Planning the pages: 2020 edition

OK, let’s do this thing before the month gets away from me.

At least the floor’s cleaner this year.

Here’s a list of books. This will be the third year I’ve tried to plan out what I’d like to read in the coming months. Naturally, I never really get through the whole list – or even half of it. That’s kind of the point, though: this is a selection of works that I use to spur me onwards: to remind me that there’s great things out there that I want to read.

I’ve set myself another Goodreads Reading Challenge for this year. I’ve decided 35 books is a doable number: I had 30 on deck for 2019 and managed to exceed that, so I figure mid-thirties is attainable without being the rod for my back that 52 books might turn out to be.

Here’s the list above, deciphered.

  • Clive James: Unreliable Memoirs. I read some of James’s criticism again last year and was reminded once more of his stellar turn of phrase. So in light of his death, it’s finally time to read about his life. I’ve just mentioned the first volume in the list, but I’m hoping to read all of them: his writing just floats off the page. I’d also like to read some of his poetry, particularly his rendering of Dante’s The Divine Comedy.
  • Proust. This is one of the big projects of the year. I’ve had a boxed set of Marcel Proust’s In Search of Lost Time eyeballing me from the shelves for years, and figured now’s the time to give it a whirl. Will it be as transformative as this video suggests? I’m hoping so! Relatedly, I’ll probably shoehorn in a reading of How Proust Can Change Your Life, as well, though I’m undecided as to whether it’ll be before or after.
  • Sokyo Ono: Shinto: The Kami Way. Another book I’ve had kicking around for a while. My interest in Japan includes religions: not that I necessarily want to convert to Buddhism or Shinto, or to become a Zen master, but because I’m interested in how they inform the mindset and behaviour of people in Japan. Shinto’s kind of interesting to me due to its animist overtones: I like the idea of everything having a spirit, of having value. Whether there’s much weight to it or not, I’d like to have a better sense of what the belief structure entails.
  • McKinney (ed): Travels With a Writing Brush: Classical Japanese Travel Writing from The Manyōshū to Bashō. Another one of those covetable Penguin collections. I pretty much bought this on the strength of this review, though as you might have guessed, a book of Japanese travel writing was always going to be something I could get behind.
  • Andrew McGahan: The Rich Man’s House. I’ve loved McGahan’s work since Praise and the knowledge that this is the last of his works meant it was a no-brainer addition. The fact that it is apparently also a thriller (!) adds to the appeal.
  • Various: Australian Gothic. When I first started checking out Kindle titles, this one caught my eye. It was (and is!) cheap, but the concept stuck: a bunch of creepy tales with an Aussie bent, with authors past and present. I’m expecting some nice gems in here, given that Fergus Hume and Guy Boothby both appear.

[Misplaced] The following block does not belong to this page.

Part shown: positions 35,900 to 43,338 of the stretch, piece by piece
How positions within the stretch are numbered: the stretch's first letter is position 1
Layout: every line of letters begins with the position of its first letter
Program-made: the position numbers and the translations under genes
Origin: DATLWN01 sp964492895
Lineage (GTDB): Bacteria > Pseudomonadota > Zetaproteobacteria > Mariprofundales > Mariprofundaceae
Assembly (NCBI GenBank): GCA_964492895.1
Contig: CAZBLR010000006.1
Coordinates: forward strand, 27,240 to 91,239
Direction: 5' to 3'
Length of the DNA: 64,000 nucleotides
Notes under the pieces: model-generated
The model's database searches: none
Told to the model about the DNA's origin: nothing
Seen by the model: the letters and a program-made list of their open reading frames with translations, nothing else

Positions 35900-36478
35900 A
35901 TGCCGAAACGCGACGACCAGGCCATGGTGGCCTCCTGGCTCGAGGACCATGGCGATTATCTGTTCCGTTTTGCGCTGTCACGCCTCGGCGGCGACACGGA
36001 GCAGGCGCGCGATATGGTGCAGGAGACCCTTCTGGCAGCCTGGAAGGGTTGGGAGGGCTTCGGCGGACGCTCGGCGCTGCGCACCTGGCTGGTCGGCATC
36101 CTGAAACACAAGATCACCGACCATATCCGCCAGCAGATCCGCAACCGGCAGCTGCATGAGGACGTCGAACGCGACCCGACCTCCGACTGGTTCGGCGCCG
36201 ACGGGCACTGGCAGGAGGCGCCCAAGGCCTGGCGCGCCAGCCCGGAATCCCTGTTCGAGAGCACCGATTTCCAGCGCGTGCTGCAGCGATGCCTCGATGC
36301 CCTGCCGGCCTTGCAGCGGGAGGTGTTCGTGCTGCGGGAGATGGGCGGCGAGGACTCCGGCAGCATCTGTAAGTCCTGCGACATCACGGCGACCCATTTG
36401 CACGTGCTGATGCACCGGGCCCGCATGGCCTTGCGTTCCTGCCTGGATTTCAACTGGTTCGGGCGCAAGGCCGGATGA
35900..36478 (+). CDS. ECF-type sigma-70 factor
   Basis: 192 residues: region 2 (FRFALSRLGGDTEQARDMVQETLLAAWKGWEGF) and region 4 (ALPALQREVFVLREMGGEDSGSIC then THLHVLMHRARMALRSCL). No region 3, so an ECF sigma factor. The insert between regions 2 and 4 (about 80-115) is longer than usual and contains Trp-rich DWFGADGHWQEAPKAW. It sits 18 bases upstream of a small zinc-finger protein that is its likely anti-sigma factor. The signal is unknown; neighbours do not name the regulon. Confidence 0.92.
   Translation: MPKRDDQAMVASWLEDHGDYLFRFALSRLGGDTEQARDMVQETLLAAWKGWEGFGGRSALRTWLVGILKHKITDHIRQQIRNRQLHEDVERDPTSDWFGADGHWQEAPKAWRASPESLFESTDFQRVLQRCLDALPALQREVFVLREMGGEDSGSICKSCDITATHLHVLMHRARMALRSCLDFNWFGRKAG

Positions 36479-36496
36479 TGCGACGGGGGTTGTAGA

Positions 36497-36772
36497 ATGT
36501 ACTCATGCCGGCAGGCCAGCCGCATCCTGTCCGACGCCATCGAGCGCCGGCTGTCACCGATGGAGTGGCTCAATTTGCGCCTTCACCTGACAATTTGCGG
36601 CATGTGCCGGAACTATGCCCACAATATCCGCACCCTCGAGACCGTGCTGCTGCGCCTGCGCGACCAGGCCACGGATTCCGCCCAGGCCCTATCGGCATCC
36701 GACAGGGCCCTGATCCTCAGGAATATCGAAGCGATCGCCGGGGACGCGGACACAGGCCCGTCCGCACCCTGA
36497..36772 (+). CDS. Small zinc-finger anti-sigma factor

• Wu Cheng’en: Journey to the West. Once more with feeling. The complete Foreign Language Press of Beijing version is on deck and I really need to start it. I mean, it’s only been decades that I’ve wanted to get through the full story of the wonderfully dickish Monkey King.
  • Norse Epics. See last year. Not sure which particular strand of mythology I’ll unpick first, but my God of War-sparked curiosity remains bright.
  • Victorian London ebooks. This series, curated (and sometimes written) by Lee Jackson, is something that’s been on my radar for a while. I’ve a real bee in my bonnet about London, particularly that of the Victorians, and so any series that includes chimney-sweep biographies and dog fights is probably a no-brainer. I’m also including Mayhew’s London Labour and the London Poor in here because hey, why not read more about the way the Industrial Revolution fucked over the workers?
  • Dead Mountain. This is an entry which covers two books: one fiction and one not. The first is The Dead Mountaineer’s Inn by Boris and Arkady Strugatsky, a locked-room mystery. The second is Donnie Eichar’s Dead Mountain: The Untold True Story of the Dyatlov Pass Incident, which examines a freakish mountain mystery.
  • Yevgeny Zamyatin: We. I mean, why wouldn’t I want to read a totalitarian sci-fi classic that’s reputedly the basis for Brave New World?
  • Mark Fisher: The Weird and the Eerie. While Fisher is no longer with us – and I have a whole lot of his stuff to read – this book is, and it’s absolutely in my wheelhouse. It’ll be the source for future explorations in the world of the odd, undoubtedly.